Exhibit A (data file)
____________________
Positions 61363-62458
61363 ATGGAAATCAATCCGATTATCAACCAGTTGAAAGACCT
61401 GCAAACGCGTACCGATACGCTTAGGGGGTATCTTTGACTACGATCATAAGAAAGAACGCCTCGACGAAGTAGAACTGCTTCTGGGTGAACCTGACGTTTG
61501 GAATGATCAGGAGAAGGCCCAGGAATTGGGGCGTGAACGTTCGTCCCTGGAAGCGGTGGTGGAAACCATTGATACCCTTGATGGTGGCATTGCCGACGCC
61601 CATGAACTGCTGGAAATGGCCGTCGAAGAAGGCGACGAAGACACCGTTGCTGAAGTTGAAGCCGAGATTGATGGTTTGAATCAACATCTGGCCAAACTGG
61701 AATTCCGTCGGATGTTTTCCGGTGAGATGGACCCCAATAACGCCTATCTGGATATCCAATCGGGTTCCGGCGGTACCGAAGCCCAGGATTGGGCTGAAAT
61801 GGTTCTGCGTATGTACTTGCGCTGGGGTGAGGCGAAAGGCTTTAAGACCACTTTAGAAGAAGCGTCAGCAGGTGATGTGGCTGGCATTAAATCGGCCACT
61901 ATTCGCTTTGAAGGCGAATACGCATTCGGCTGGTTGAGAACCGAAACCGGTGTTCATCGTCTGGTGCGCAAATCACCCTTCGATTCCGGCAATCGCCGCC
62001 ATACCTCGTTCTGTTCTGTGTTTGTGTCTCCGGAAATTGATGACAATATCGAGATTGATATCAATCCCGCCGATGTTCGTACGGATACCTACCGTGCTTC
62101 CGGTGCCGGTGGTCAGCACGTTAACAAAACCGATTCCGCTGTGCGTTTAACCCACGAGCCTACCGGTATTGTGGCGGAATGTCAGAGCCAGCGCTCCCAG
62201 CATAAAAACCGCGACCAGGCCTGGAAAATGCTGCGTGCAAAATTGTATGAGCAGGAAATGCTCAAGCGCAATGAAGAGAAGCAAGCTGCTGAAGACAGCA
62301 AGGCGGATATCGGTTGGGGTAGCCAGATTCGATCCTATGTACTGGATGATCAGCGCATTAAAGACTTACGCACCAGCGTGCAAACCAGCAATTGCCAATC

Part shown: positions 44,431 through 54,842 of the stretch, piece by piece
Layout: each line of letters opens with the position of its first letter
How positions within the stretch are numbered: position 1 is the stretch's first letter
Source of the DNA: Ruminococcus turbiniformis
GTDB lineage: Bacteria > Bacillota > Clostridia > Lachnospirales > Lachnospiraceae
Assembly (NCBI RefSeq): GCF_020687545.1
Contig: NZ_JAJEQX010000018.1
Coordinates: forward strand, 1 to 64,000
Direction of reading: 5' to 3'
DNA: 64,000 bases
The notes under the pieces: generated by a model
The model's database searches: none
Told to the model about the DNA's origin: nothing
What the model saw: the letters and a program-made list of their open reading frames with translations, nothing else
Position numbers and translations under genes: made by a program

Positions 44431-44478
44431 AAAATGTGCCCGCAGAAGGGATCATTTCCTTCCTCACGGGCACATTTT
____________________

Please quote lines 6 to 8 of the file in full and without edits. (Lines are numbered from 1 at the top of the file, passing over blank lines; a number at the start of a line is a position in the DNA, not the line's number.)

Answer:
61701 AATTCCGTCGGATGTTTTCCGGTGAGATGGACCCCAATAACGCCTATCTGGATATCCAATCGGGTTCCGGCGGTACCGAAGCCCAGGATTGGGCTGAAAT
61801 GGTTCTGCGTATGTACTTGCGCTGGGGTGAGGCGAAAGGCTTTAAGACCACTTTAGAAGAAGCGTCAGCAGGTGATGTGGCTGGCATTAAATCGGCCACT
61901 ATTCGCTTTGAAGGCGAATACGCATTCGGCTGGTTGAGAACCGAAACCGGTGTTCATCGTCTGGTGCGCAAATCACCCTTCGATTCCGGCAATCGCCGCC